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Amazing News from the TMSP!

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Dear Friends,

We are overwhelmed by the positive response to our Annual Appeal and we want to say “Thank You.” We will still be able to receive donations on our site at half-shekel.org. You can always donate for the cool gifts, in honor of a friend, or just because you have too much change burning a hole in your pocket, but this marks the end of the emails. Everyone rejoice!

staff-join-usSo here’s the breakdown. We had 67 donors give us over $18,000. Over 45 of those were people who had never before given to the project and were newly joining our TMSP family.

Our goal was to raise enough funds to cover the costs of the core research needed to keep our publication on track for 2018. We raised 36% of that goal which is a great way to start the new year.

Because of the Annual Appeal, we can now cover the costs of:

52 weeks of pottery analysis,

the analysis of 100 ancient coins,

30 weeks of drawing of special finds,

                           AND

30 weeks of the analysis of stone vessels and tools!

We cannot express what this means to us. As the world media increases their focus on Israel, Jerusalem, and Temple Denial, your support of our research lets us know that you stand with us. Just during the campaign, claims of Temple Denial went viral and Dr. Barkay was almost evicted from the Temple Mount for using the term “Temple Mount.” Yet equally, we received scores of emails and messages from people showing their support for our project and telling us that we should be proud of our accomplishments.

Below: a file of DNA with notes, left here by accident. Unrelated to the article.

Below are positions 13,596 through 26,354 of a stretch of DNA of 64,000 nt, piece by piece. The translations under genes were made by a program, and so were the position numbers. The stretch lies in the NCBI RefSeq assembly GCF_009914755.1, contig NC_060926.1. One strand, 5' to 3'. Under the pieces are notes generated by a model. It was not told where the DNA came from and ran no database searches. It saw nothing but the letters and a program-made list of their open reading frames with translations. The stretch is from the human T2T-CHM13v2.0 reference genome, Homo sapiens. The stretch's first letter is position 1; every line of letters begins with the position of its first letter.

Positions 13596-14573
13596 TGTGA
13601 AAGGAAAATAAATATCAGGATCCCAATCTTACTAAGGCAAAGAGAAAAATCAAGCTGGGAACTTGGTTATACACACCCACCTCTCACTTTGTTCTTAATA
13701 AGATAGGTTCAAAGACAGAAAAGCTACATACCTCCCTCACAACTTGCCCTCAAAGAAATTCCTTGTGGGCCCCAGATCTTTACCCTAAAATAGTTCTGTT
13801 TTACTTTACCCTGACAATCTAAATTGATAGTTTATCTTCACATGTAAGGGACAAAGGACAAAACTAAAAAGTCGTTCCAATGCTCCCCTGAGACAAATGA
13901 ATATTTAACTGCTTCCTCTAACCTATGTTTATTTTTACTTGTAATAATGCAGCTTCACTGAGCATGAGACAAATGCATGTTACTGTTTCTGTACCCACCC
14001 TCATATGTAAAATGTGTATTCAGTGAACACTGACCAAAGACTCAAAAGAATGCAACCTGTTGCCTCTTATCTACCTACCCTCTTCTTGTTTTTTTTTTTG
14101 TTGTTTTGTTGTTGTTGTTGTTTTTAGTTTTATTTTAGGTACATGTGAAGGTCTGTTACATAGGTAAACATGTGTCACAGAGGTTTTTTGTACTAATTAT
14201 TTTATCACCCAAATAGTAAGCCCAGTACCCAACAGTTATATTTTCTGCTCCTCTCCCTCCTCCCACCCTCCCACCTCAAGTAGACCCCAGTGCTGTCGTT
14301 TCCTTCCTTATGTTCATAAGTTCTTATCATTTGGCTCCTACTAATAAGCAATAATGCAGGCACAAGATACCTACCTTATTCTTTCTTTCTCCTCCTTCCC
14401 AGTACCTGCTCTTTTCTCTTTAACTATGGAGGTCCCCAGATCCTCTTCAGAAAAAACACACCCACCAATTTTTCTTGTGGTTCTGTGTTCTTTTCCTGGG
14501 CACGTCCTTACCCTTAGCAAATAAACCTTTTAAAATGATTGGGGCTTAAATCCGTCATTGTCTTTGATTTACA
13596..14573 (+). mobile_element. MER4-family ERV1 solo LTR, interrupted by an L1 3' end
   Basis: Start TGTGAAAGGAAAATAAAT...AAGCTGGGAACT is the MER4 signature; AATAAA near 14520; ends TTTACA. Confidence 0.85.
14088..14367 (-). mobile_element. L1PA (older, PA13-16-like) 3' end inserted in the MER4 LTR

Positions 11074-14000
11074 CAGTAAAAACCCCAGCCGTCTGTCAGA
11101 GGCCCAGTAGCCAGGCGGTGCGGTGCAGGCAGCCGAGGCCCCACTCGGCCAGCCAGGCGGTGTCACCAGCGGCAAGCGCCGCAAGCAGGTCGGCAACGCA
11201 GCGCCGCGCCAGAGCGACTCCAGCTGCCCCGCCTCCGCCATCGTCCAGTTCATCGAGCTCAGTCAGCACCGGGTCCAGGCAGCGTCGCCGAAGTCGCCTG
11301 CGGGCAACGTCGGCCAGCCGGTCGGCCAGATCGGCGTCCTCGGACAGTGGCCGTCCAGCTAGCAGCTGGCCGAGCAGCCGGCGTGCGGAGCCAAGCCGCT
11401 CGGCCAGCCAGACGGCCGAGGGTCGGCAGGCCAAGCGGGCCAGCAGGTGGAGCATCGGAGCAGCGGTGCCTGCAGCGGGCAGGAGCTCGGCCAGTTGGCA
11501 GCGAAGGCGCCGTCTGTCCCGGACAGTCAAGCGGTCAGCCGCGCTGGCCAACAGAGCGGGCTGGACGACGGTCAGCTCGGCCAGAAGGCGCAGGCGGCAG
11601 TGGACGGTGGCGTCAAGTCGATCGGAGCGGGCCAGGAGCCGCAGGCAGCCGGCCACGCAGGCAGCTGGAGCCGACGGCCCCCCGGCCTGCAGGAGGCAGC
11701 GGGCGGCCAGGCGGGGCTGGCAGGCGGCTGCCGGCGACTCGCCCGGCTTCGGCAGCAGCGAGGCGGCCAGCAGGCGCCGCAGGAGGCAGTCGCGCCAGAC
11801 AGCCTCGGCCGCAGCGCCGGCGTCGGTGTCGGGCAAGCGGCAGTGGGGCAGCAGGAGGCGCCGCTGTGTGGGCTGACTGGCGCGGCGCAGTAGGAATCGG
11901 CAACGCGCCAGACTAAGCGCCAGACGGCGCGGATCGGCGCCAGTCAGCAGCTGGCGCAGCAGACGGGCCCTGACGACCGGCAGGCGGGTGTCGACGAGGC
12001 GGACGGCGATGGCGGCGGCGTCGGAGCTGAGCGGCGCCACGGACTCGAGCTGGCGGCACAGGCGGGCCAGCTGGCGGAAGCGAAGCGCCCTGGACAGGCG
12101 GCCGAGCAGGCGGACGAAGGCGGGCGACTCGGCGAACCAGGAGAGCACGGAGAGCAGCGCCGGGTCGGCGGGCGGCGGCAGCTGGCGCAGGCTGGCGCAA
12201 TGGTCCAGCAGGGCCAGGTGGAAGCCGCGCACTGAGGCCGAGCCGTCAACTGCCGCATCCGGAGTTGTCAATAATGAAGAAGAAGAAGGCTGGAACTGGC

We sincerely thank all of you who have supported us over the years and who have given to support our research in this year’s Annual Appeal. We are more dedicated than ever to publishing our research on the archaeological history of the Temple Mount and sharing those truths with the scientific community and the public. Thank you for being part of our TMSP family and helping us reach our goals.

May 2017 bring the true history of the Temple Mount to light.

Thank you,

The Staff of the Temple Mount Sifting Project

Making Seal Impressions

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As you know, the first 25 donors from our Annual Appeal are going to receive a clay seal impression (Bulla in Hebrew) that we made from one of our 10th century BCE stamps found in the sifting. Those lucky few will get a bulla and a whole explanation, but we thought we would share the process with all of you as well!

The 10th century BCE falls within the Iron Age and is the time period of the Jebusites, from whom David conquered Jerusalem—as well as the construction of the Temple by his son, King Solomon. Other similar seals found in Israel dating from the late 11th to the beginning of 9th centuries BCE allow us to date our seal to this time period as well. The stamp seal that we used is conical in shape and made of brown limestone. Two animals, one above the other, are carved on its circular base, maybe representing predator and prey. The seal is perforated which enables it to be hung on a string and worn.